An Alaska school board reversed its earlier decision to remove five classic novels from a high school curriculum, the Anchorage Daily News reports.

The Mat-Su Borough School District School Board in Palmer, Alaska, voted 6-1 to overturn its ban on Maya Angelou’s I Know Why the Caged Bird Sings, Joseph Heller’s Catch-22, Tim O’Brien’s The Things They Carried, F. Scott Fitzgerald’s The Great Gatsby, and Ralph Ellison’s Invisible Man.

The board meeting was contentious, KTVA 11 News reports, with the board’s vice president, Jim Hart, reading aloud an excerpt from Angelou’s book describing the sexual assault of a child. He described the passage as featuring “sexual content.”

“This is one of the most banned books, and I mean banned, removed books in the country and precisely for this content,” Hart said.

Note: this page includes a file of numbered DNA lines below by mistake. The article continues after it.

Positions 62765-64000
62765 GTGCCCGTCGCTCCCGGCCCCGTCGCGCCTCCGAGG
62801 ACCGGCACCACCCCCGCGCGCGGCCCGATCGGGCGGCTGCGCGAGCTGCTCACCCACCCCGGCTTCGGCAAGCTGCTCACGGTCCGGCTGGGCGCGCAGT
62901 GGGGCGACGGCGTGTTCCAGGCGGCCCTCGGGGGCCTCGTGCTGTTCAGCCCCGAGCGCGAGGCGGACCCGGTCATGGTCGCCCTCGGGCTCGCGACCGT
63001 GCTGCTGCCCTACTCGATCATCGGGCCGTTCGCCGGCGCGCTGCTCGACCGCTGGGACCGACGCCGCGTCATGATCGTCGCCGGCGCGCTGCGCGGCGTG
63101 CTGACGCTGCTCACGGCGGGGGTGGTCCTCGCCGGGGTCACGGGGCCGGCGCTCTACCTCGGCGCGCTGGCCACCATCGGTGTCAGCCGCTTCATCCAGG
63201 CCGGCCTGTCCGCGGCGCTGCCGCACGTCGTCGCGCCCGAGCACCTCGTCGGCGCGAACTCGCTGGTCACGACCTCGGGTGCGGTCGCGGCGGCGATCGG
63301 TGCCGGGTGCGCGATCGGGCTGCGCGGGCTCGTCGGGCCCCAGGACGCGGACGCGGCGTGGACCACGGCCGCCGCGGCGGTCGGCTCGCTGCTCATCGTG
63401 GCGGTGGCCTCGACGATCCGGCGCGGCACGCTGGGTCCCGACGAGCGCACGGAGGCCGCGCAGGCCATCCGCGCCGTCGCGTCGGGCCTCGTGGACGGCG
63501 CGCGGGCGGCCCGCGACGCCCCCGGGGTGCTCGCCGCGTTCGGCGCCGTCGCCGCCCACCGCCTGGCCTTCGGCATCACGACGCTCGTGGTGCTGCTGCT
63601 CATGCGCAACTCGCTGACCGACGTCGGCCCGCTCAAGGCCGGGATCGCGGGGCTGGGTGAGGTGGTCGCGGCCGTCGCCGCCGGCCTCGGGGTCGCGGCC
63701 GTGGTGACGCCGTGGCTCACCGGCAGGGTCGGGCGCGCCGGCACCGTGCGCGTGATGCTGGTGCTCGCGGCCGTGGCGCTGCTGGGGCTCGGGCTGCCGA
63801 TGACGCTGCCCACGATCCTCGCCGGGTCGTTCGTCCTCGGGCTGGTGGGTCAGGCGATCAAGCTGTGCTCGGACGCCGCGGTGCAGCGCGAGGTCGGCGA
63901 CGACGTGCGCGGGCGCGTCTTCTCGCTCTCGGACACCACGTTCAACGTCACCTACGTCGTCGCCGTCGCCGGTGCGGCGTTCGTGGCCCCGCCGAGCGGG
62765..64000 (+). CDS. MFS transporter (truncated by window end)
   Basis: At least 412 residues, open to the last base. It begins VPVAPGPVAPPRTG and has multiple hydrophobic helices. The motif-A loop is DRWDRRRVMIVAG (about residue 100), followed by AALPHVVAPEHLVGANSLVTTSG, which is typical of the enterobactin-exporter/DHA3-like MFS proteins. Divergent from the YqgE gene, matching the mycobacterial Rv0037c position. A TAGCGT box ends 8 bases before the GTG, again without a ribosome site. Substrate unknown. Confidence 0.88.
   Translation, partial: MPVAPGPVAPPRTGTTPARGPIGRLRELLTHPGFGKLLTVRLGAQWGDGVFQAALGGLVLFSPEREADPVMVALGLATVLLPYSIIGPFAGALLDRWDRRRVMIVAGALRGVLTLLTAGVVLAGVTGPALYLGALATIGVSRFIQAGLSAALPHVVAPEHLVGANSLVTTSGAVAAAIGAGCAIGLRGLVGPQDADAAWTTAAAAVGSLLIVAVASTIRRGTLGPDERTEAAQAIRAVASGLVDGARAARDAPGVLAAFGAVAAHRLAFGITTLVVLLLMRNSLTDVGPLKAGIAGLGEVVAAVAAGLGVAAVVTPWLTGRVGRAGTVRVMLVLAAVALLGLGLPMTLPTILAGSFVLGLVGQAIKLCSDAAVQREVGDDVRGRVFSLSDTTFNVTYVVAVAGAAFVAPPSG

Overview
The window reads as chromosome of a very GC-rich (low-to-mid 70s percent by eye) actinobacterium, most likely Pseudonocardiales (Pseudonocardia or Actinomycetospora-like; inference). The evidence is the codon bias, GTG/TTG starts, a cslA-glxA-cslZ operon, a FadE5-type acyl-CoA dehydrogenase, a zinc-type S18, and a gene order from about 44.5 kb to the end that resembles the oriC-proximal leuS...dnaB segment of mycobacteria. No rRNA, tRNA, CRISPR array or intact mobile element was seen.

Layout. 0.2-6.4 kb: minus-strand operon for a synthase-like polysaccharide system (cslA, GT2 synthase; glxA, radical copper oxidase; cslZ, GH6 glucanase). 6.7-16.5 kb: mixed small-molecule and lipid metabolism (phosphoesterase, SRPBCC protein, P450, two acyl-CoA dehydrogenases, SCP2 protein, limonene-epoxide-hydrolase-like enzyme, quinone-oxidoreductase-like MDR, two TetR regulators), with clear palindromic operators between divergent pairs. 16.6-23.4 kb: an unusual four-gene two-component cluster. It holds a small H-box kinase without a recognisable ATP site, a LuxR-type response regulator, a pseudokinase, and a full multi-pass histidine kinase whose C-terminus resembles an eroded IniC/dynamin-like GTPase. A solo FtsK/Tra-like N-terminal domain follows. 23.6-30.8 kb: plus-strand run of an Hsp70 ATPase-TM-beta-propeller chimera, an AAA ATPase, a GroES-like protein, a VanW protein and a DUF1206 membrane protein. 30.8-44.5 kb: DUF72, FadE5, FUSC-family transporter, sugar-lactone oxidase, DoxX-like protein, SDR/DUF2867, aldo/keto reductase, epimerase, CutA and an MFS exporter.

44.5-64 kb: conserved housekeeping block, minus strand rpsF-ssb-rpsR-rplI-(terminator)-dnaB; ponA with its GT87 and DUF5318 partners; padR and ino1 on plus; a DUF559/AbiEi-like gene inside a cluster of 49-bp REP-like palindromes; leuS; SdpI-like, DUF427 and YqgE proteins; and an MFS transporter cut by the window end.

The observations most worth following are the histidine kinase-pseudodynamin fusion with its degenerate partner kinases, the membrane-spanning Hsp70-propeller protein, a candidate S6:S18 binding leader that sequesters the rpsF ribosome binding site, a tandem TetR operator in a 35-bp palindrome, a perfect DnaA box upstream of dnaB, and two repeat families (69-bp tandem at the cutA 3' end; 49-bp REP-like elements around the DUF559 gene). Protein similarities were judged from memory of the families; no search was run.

“I am deeply offended by that,” responded Monica Goyette, the school district’s outgoing superintendent, responded. “That is not sexual content. That is the rape of a child.”

“I read the text as it came into the book, and I read it heartfelt, ma’am,” Hart shot back.

The school board’s original decision to pull the books drew national headlines, and led many community members to protest the book ban. The rock band Portugal. The Man, whose members come from Wasilla, offered to send copies of the books to Alaska students who wanted to read them.

The school board is scheduled to revisit the issue next May.

Michael Schaub is a Texas-based journalist and regular contributor to NPR.